It was exactly zero fun. Brutally hard work, and I couldn’t even enjoy the gorgeous surroundings because I had to keep looking down at the snowshoes to make sure I didn’t trip or slip. I’m sure some of you Canuck types are gonna tell me I wasn’t doing it right or the shoes were the wrong size or whatever, but save it — I won’t be trying that again.
And you’re telling me people actually race in these things? Maybe they just want to scurry to the end as quickly as possible so they can take the damn things off.
Poster Children, Continued: Yesterday’s post about NFL posters prompted Jim Mellett to grab his copy of the book The Professionals: Portraits of NFL Stars by America’s Most Prominent Illustrators and take photos of a bunch of the pages. “The book contains 72 color portraits of NFL greats like Earl Campbell, Joe Greene, Frank Gifford, Bob Lilly, and Jack Ham,” writes Jim. “The illustrators are just as great, with the likes of Merv Corning, David Grove, Bart Forbes, Chuck Ren, and my friend George Gaadt, who’s done artwork and photographed games for the NFL for many years.” Jim, who’s a fine illustrator himself, has generously offered to document the rest of the book’s pages — I’ll let you know when he send along the additional material.
Meanwhile, yesterday’s post also inspired Jim Lonetti to share a bunch of MLB posters from the same era. “It’s interesting that the background of the Twins poster includes the Washington monument, as a nod to where the team came from,” he notes. “I know I’m missing some. Does anyone know a website that has them all collected?” Good question. Anyone..?
A few extra-curricular notes: Some quick updates on a coupla items of interest:
• The Baltimore Uni Watch party will take place on June 17th, 7pm, at the Hillendale Bowling Center. No need to bowl if you don’t want to, and it’s BYOB. I have to leave at 9:30pm sharp, so get there on time, etc., etc.
• The “Naming Wrongs” T-shirt series is about to swing into full gear. We should have the Comiskey and Joe Robbie shirts up for sale momentarily, with the Jake and Mile High designs ready soon thereafter.
• For those who want to see the Candela Structures exhibit, the City Reliquary will be open tomorrow and Sunday from noon-6pm.
• Kirsten and I will be appearing on WNYC’s Brian Lehrer Show next Thursday, June 11th, from 11:40am to noon. We’ll mostly be discussing the Candela exhibit, but I believe Brian also plans to ask me some questions about Uni Watch and “I’m Calling It Shea.” You can stream the broadcast live using the tabs on the left side of that last link.
• And as you may have noticed, we have a new advertiser: Farkas Eye Black. Please give them a look, and continue to support all our sponsors. Thanks.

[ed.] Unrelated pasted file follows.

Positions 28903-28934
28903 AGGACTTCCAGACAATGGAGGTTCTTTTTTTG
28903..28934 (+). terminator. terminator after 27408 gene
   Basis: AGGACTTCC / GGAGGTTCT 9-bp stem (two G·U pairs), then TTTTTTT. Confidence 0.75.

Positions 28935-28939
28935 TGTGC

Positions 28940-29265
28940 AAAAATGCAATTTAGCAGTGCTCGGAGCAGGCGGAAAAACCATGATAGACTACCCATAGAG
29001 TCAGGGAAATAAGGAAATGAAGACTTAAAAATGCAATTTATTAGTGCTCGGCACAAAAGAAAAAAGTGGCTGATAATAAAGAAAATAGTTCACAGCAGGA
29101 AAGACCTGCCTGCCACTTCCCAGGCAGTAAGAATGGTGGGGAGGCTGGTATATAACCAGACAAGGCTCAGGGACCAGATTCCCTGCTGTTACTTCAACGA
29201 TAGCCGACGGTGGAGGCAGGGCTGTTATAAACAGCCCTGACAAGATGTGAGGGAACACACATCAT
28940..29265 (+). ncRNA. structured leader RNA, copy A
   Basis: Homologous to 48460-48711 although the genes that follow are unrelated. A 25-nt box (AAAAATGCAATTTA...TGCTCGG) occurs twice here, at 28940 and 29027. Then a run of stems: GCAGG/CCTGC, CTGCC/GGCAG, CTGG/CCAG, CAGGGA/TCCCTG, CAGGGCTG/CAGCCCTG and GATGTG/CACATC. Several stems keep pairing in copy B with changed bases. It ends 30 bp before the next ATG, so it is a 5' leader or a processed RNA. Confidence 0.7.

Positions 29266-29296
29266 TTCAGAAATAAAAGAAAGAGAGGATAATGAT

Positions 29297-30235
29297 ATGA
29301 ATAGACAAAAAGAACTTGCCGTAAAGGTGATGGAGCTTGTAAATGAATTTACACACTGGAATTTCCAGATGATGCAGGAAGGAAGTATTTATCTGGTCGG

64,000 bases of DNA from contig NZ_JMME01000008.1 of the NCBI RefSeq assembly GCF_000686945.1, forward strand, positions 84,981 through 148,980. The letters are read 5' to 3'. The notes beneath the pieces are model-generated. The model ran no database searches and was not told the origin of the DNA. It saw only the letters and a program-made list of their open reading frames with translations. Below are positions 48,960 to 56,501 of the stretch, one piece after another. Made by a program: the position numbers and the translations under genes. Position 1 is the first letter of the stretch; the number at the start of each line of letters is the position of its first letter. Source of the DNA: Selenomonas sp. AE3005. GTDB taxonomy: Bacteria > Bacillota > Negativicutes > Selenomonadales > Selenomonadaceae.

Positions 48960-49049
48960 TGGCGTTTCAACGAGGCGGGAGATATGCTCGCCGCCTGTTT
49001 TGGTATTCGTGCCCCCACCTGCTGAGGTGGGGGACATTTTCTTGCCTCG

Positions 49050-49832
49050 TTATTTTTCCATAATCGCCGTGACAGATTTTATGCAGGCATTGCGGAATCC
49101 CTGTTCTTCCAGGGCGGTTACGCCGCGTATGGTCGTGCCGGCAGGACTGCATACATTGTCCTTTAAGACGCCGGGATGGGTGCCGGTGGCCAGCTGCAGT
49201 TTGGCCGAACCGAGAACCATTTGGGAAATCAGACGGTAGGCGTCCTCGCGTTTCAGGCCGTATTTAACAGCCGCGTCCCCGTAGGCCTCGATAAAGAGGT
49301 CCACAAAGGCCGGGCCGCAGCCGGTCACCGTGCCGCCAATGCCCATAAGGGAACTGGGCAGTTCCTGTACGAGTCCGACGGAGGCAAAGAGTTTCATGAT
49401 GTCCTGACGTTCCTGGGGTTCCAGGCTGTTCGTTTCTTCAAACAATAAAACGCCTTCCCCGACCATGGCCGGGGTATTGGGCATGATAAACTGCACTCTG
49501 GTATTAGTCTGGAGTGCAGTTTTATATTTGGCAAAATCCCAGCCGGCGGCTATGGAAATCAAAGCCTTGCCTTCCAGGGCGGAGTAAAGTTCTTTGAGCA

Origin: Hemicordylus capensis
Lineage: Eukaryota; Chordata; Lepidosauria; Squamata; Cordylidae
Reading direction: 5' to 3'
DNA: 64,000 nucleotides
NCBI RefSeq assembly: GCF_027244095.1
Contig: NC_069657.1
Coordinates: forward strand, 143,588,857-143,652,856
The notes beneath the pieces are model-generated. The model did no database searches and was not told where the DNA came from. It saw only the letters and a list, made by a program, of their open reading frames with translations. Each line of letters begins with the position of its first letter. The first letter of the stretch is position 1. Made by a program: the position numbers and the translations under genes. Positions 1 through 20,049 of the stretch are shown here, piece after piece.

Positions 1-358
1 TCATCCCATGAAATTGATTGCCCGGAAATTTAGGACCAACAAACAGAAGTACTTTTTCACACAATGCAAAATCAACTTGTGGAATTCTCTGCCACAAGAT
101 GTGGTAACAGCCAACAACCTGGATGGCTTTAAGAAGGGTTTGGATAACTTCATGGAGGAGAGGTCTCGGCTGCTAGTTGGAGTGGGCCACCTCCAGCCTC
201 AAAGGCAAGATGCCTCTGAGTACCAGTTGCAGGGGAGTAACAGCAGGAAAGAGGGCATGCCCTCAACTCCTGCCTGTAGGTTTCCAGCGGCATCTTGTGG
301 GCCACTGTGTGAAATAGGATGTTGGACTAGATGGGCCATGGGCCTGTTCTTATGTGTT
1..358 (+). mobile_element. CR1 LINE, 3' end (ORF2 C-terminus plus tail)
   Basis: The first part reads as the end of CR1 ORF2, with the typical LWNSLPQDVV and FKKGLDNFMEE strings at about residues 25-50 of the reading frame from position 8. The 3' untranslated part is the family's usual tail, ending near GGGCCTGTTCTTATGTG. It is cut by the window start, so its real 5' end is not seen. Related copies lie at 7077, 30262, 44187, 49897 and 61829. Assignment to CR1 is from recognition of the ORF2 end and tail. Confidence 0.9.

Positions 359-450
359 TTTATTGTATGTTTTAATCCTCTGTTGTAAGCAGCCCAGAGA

Uni Watch News Ticker: What happens to all the hats that get tossed onto the ice after a hat trick? Answer here (with thanks to Jake Reed). ”¦ Another ace panoramic team portrait from Bruce Menard, this time of the 1913 Philadelphia A’s. ”¦ Anyone know the story behind this cap that Ozzie Guillen was wearing the other day? (With thanks to Paul Mazzarella). ”¦ Tons of amazing early-1900s baseball photos in this Flickr set (great find by Mike Hersh). ”¦ The Islanders plan to introduce their top draft pick with their throwback alternate jersey. ”¦ Rugby snafu report from Eric Bangeman, who writes: “The British & Irish Lions have played their first two matches on their tour of South Africa, and each one has seen a uniform gaffe by the home side. In the first game against the Royal Bafokeng XV, the Royals had a problem with mismatched fonts that affected eight of the team’s 22 players. And in Wednesday’s match against a South African team also called the Lions, home team flanker Todd Clever had his jersey pulled off during play at the very end of the first half and had to carry it until a break in the action.” ”¦ Almost had a heart attack when Roberto Pacheco sent me this photo, which appeared to show Wade Boggs wearing a Cubs batting glove — shades of the Buckner double-curse! (If you’re not familiar with that epochal Uni Watch moment, look here.) But then I went to the SI Vault and zoomed in on the Boggs photo, which revealed that the logo on his glove was not a Cubs logo after all. Phew. ”¦ Quite the numerical odyssey for Ramon Castro, as reported by Steve Johnston: “With the Mets, Castro wore No. 11. When he joined the White Sox in KC after being traded, the Sox were wearing a throwback uniform against the Royals, so I’m guessing that’s why he had to wear No. 44, which was Corky Miller’s number — the player he was replacing. Then he was going to wear No. 55. That has changed again because Wednesday night he decided to wear No. 27. This has to be some sort of record for uniform numbers in six days.” ”¦ Footwear news regarding the NBA Finals (with thanks to Greg Riffenburgh). ”¦ Brandon Merchant sent some pics chronicling the evolution of on Little League team over several decades. “We’re part of a league in Charlotte that has a ton of history and tradition,” he says. “My team is one of the originals — Al Browne’s Service Station (now just ‘Al Browne’). We go back to 1952 and I have a scrapbook that has most of the team pics and other snapshots, etc. from our history.” ”¦ Here’s a new kind of apostrophe catastrophe. Explanation, courtesy of Ferdinand Cesarano: “English footballer Gareth Barry, who had played for Aston Villa for 12 years, has recently moved to Manchester City, causing quite a stir amongst the Villa fans. Last season, Barry was rumoured to be moving to Liverpool, which also got the fans a bit riled — so much so that they produced this sign.” ”¦ Ewwwwww. ”¦ Well I’m glad that got that sorted out. ”¦ Several readers have noticed the MLB logo appearing on the front of Mark Teixeira’s undershirt collar. Now Tyler Kepner has gotten the scoop: “Yanks have a new Nike prototype shorts-sleeve undershirt with the MLB logo on the collar. You see it here and there in the clubhouse, but as far as I know Teixeira is the only one who wears it. MLB wants to see how well their logo shows up when players wear it on the field, and evidently they’re very happy with how it looks on Teixeira.” Yes, I’m sure they are. ”¦ Lots of interesting jerseys available here (with thanks to Franklin Freytag). ”¦ Now that the NFL has opened the door to ad patches on practice jerseys, everyone’s getting in on it. ”¦ Tangled up in blue last night in Tampa — even the ump’s in on it (screen shot courtesy of Ben Teaford). ”¦ “I was watching my high school’s softball team playing and noticed they had a lot of helmet decals for all sorts of accomplishments,” writes Andrew W. Greenwood. “You can tell what most of them are for, but others — like the old Atlanta Falcons logo — are harder to gauge.” ”¦ So was that a kenesio tape sleeve Dwight Howard was wearing last night, or were the stripes just ornamental? I didn’t actually watch the game, sorry, so forgive me if this was discussed during the broadcast. ”¦ Howard also had white sneakers, while the rest of the Magic wore black. ”¦ And pretty amazing to see that they came up with an O’Brien Trophy headband. Was anyone wearing it besides Courtney Lee? ”¦ Nathan Lynes reports that the USA soccer team wore gray socks with their home kit two nights ago, instead of their usual white. ”¦ Here’s Randy Johnson wearing No. 26 with the Expos — but not the Montreal Expos. As you can see, it’s actually the double-A Jacksonville ’Spos (good find by Doug Brei). … Day game for the Mets yesterday, so David Wright went high-cuffed, but he was back to wearing solid socks instead of stirrups. Dang. … Melissa, who didn’t give her last name, notes that Kevin Youkilis has “ENY” on his batting glove. “I’m guessing maybe it refers to his new wife, Enza,” she writes. “Still, not sure what the N would stand for — her maiden name is Sambataro, and her son’s name is Michael.” ”¦ UConn is getting some no-frills football uniforms (with thanks to Stefan Schubert). … The U. of Floriday has severed its relationship with Russell Athletic.